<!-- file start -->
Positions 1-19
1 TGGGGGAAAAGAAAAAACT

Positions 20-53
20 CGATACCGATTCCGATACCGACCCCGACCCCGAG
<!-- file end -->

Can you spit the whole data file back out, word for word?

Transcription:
Positions 1-19
1 TGGGGGAAAAGAAAAAACT

Positions 20-53
20 CGATACCGATTCCGATACCGACCCCGACCCCGAG